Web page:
This study investigates metal removal rate (MRR) of the biomaterial by using discharge machine Neuar CNC A50 Electrical Discharge Machine Die Sinking (EDM DS). The purpose of this study is to compare machining curvature cup for material SKD 11 and stainless steel with shape curvature cup acetabular. The result showed that electrode wear is higher when high current is applied. For each applied current 0.5A and 3.0A could result electrode wear of 0.236 mm, 0.246 mm and 0.269 mm respectively. Mean time of complete discharged for each pit with 0.3mm depth with supply 0. 5A is 6.51 minutes; 1. 5A is 3.54 minutes and 3A is 1.52 minutes. The biggest mean parameter of the pit is 0.356 mm, with 3A of current is applied. From this study, it can be concluded that low current set may give lower electrode copper wear. The experiment will help a researcher to discharge biomaterial types of metal with small size of copper electrode use of EDM DS Neuar for discharge multi hole or micro pit.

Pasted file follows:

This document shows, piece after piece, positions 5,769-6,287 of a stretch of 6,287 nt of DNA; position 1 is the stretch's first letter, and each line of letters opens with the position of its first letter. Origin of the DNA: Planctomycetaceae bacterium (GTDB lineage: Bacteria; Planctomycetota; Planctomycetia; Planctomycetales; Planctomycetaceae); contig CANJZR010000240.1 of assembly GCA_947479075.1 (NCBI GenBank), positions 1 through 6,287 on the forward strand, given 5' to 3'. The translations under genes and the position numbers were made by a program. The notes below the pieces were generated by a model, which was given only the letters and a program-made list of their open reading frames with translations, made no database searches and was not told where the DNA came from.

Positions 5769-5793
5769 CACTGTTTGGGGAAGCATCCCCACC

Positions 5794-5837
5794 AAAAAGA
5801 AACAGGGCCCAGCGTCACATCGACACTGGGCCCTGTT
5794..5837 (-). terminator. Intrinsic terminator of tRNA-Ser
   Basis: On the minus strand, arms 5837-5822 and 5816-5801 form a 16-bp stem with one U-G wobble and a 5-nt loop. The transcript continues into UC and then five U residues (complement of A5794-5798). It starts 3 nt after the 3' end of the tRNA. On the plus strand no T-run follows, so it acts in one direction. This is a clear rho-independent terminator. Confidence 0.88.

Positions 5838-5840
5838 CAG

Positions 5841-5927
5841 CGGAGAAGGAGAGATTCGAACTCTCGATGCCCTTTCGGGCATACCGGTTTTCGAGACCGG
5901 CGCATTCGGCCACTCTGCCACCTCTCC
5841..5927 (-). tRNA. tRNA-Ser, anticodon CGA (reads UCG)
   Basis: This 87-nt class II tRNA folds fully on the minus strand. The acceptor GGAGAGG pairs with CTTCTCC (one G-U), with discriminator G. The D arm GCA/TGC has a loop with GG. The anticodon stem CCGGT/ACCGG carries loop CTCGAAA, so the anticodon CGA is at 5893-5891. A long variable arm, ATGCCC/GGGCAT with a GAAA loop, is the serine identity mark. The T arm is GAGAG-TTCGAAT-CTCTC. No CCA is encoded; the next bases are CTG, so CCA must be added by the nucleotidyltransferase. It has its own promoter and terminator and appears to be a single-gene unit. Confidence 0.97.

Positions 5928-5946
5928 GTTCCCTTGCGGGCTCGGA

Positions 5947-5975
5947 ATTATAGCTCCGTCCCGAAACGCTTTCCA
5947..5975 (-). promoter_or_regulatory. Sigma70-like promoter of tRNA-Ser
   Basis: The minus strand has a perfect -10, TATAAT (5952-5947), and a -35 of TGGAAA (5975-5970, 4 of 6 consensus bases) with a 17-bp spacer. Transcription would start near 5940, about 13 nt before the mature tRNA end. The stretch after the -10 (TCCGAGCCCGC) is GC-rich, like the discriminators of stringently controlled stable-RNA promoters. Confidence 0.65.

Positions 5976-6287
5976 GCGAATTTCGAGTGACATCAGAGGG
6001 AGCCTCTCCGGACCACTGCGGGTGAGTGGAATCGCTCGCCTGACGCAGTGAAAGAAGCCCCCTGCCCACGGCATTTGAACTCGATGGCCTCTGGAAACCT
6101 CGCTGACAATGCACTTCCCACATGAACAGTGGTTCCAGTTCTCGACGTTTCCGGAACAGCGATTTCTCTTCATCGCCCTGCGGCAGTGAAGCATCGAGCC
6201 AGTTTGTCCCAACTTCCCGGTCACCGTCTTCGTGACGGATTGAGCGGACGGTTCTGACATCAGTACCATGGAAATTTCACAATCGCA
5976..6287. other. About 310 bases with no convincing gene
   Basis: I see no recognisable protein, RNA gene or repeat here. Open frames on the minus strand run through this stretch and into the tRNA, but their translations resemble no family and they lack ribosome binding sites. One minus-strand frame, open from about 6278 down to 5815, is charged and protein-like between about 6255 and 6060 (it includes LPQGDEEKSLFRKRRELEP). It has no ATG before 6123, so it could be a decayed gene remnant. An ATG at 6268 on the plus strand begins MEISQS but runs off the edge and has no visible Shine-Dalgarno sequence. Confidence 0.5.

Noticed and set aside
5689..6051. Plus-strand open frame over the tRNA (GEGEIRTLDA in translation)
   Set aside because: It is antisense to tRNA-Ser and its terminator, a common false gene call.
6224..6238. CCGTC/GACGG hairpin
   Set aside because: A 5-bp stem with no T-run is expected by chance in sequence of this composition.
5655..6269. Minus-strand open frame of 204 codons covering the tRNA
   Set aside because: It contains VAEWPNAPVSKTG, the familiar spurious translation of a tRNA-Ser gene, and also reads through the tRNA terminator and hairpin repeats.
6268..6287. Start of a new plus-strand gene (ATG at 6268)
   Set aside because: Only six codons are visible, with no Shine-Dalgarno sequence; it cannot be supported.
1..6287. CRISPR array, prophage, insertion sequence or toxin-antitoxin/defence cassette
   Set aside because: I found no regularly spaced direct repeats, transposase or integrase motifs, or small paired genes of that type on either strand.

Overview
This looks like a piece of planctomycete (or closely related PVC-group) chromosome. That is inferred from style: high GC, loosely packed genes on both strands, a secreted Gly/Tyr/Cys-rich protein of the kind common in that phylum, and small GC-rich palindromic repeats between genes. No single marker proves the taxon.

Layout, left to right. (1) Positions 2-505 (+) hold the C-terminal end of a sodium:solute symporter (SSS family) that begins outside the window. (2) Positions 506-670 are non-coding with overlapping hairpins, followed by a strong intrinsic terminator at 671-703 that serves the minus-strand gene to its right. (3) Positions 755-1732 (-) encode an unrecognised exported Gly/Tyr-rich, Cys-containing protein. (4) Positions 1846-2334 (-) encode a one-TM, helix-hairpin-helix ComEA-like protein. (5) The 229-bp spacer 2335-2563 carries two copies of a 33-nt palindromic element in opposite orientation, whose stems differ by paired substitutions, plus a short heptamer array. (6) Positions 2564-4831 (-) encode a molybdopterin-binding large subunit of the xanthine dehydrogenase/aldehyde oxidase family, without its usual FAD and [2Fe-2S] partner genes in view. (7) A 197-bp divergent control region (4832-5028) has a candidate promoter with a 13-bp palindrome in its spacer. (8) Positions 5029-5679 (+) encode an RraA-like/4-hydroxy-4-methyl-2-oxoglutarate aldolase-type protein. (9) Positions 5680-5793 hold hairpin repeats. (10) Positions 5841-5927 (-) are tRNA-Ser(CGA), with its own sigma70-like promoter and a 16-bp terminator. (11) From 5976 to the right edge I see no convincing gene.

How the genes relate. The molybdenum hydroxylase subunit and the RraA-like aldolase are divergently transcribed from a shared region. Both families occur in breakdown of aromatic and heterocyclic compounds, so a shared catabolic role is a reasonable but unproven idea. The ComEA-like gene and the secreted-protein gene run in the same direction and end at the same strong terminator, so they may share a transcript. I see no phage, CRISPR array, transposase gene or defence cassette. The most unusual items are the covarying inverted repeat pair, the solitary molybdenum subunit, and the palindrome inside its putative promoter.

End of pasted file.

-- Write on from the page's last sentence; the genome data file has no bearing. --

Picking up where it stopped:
Ceramic nanofibers (NFs) have recently been developed for advanced applications due to their unique properties. In this article, we review developments in electrospun ceramic NFs with regard to their fabrication process, properties, and applications. We find that surface activity of electrospun ceramic NFs is improved by post pyrolysis, hydrothermal, and carbothermal processes. Also, when combined with another surface modification methods, electrospun ceramic NFs result in the advancement of properties and widening of the application domains. With the decrease in diameter and length of a fiber, many properties of fibrous materials are modified; characteristics of such ceramic NFs are different from their wide and long (bulk) counterparts. In this article, electrospun ceramic NFs are reviewed with an emphasis on their applications as catalysts, membranes, sensors, biomaterials, fuel cells, batteries, supercapacitors, energy harvesting systems, electric and magnetic parts, conductive wires, and wearable electronic textiles. Furthermore, properties of ceramic nanofibers, which enable the above applications, and techniques to characterize them are briefly outlined.